The Changing Face of “Christianity”
SUPPOSE you commission an artist to do a portrait of you. When he is finished, you are thrilled; the likeness is perfect. You think of your children, grandchildren, and their grandchildren looking at the portrait with great pride.
Some generations later, however, one of your descendants feels that the receded hairline in the portrait is unflattering, so he has hair added. Another dislikes the shape of the nose, so he has that changed. Other “improvements” follow with succeeding generations, so that eventually the portrait bears little resemblance to you. If you knew this were to happen, how would you feel? No doubt indignant.
Sadly, the story of this portrait is, in essence, the story of the nominal Christian church. History shows that soon after the death of Christ’s apostles, the official face of “Christianity” began to change, just as the Bible foretold.
Of course, it is quite proper to apply Bible principles to various cultures and ages. It is an entirely different matter to change Bible teachings to suit popular thinking. Yet, that is precisely what has happened. Consider, for example, the changes that have been made in a number of important areas.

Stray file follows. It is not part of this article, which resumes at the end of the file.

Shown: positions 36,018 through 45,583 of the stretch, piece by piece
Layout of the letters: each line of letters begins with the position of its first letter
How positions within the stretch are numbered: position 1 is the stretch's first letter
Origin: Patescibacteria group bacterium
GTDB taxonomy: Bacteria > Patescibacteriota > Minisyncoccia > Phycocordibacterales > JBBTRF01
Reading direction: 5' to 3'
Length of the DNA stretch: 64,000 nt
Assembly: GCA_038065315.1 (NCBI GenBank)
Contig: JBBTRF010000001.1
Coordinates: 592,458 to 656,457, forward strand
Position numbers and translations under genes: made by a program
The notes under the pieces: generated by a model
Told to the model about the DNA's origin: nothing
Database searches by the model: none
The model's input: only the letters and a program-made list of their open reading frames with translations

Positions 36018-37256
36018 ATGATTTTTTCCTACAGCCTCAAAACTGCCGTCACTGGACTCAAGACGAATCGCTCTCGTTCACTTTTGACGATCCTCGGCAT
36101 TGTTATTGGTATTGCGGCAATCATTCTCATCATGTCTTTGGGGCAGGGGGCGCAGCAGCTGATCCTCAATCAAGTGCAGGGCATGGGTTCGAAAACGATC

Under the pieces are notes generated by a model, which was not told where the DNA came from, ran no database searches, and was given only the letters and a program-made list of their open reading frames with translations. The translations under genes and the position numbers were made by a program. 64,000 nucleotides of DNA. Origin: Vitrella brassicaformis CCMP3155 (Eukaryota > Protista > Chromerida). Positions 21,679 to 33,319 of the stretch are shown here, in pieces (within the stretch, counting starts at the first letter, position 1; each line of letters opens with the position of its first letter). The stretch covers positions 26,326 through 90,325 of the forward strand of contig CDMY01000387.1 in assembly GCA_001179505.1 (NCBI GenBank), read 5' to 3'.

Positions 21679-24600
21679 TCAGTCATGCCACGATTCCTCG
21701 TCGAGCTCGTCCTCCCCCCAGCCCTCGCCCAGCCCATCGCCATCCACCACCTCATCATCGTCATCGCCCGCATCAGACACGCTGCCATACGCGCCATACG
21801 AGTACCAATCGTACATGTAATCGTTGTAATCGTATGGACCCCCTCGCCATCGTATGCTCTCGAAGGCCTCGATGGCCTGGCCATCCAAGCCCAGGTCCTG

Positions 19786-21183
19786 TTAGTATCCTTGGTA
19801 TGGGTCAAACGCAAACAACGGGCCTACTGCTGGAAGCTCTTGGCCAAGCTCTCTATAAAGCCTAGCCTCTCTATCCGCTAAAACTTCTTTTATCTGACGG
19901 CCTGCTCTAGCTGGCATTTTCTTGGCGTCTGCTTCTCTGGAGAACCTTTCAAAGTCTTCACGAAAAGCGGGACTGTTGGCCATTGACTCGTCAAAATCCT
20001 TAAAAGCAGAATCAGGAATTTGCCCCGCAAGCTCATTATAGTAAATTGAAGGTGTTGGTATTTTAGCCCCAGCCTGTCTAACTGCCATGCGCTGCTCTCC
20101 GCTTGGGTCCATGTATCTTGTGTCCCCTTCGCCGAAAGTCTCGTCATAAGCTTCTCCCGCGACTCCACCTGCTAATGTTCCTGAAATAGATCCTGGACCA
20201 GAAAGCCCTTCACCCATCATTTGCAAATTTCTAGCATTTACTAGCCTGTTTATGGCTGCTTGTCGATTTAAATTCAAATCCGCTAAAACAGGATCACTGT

The Church Embraces the State
Jesus taught that his rulership, or Kingdom, is a heavenly one that would, in due time, destroy all human rulerships and rule over the entire earth. (Daniel 2:44; Matthew 6:9, 10) It would not rule through human political systems. “My kingdom is no part of this world,” Jesus said. (John 17:16; 18:36) Thus, Jesus’ disciples, while law-abiding, stayed out of politics.
However, by the time of Roman Emperor Constantine in the fourth century, many professed Christians had become impatient waiting for Christ’s return and for the establishment of God’s Kingdom. Gradually, their attitude toward politics changed. “Prior to Constantine,” says the book Europe
The encyclopedia Great Ages of Man states that because of this Church-State marriage, “by A.D. 385, only 80 years after the last great wave of persecution of Christians, the Church itself was beginning to execute heretics, and its clerics were wielding power almost equivalent to that of the emperors.” Thus began an era wherein the sword eclipsed persuasion as the means of conversion, and the titled, power-grasping clergy replaced the humble preachers of the first century. (Matthew 23:9, 10; 28:19, 20) Historian H. G. Wells wrote of “the profound differences between” fourth-century Christianity “and the teaching of Jesus of Nazareth.” These “profound differences” even affected fundamental teachings about God and Christ.